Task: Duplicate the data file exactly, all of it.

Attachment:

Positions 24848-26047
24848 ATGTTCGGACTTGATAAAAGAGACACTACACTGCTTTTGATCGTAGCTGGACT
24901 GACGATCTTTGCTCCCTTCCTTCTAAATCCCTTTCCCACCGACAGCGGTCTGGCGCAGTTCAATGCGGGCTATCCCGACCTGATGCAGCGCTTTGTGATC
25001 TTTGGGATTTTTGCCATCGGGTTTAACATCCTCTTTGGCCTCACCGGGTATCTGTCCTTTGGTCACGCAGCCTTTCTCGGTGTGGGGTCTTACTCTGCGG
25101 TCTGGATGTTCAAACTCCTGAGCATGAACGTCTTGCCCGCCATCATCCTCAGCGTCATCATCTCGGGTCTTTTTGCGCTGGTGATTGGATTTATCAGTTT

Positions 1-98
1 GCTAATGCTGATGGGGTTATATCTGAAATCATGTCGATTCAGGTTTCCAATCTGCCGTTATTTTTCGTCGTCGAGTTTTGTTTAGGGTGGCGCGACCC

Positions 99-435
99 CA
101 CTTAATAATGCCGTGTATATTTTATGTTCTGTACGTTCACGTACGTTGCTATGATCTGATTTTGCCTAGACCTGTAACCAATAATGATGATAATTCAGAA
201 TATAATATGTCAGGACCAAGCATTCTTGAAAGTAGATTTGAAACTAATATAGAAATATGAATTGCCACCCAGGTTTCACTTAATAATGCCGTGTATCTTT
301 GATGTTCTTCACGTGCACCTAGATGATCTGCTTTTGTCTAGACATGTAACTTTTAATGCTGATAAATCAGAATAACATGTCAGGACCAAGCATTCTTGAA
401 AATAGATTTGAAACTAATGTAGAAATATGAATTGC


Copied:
Positions 24848-26047
24848 ATGTTCGGACTTGATAAAAGAGACACTACACTGCTTTTGATCGTAGCTGGACT
24901 GACGATCTTTGCTCCCTTCCTTCTAAATCCCTTTCCCACCGACAGCGGTCTGGCGCAGTTCAATGCGGGCTATCCCGACCTGATGCAGCGCTTTGTGATC
25001 TTTGGGATTTTTGCCATCGGGTTTAACATCCTCTTTGGCCTCACCGGGTATCTGTCCTTTGGTCACGCAGCCTTTCTCGGTGTGGGGTCTTACTCTGCGG
25101 TCTGGATGTTCAAACTCCTGAGCATGAACGTCTTGCCCGCCATCATCCTCAGCGTCATCATCTCGGGTCTTTTTGCGCTGGTGATTGGATTTATCAGTTT

Positions 1-98
1 GCTAATGCTGATGGGGTTATATCTGAAATCATGTCGATTCAGGTTTCCAATCTGCCGTTATTTTTCGTCGTCGAGTTTTGTTTAGGGTGGCGCGACCC

Positions 99-435
99 CA
101 CTTAATAATGCCGTGTATATTTTATGTTCTGTACGTTCACGTACGTTGCTATGATCTGATTTTGCCTAGACCTGTAACCAATAATGATGATAATTCAGAA
201 TATAATATGTCAGGACCAAGCATTCTTGAAAGTAGATTTGAAACTAATATAGAAATATGAATTGCCACCCAGGTTTCACTTAATAATGCCGTGTATCTTT
301 GATGTTCTTCACGTGCACCTAGATGATCTGCTTTTGTCTAGACATGTAACTTTTAATGCTGATAAATCAGAATAACATGTCAGGACCAAGCATTCTTGAA
401 AATAGATTTGAAACTAATGTAGAAATATGAATTGC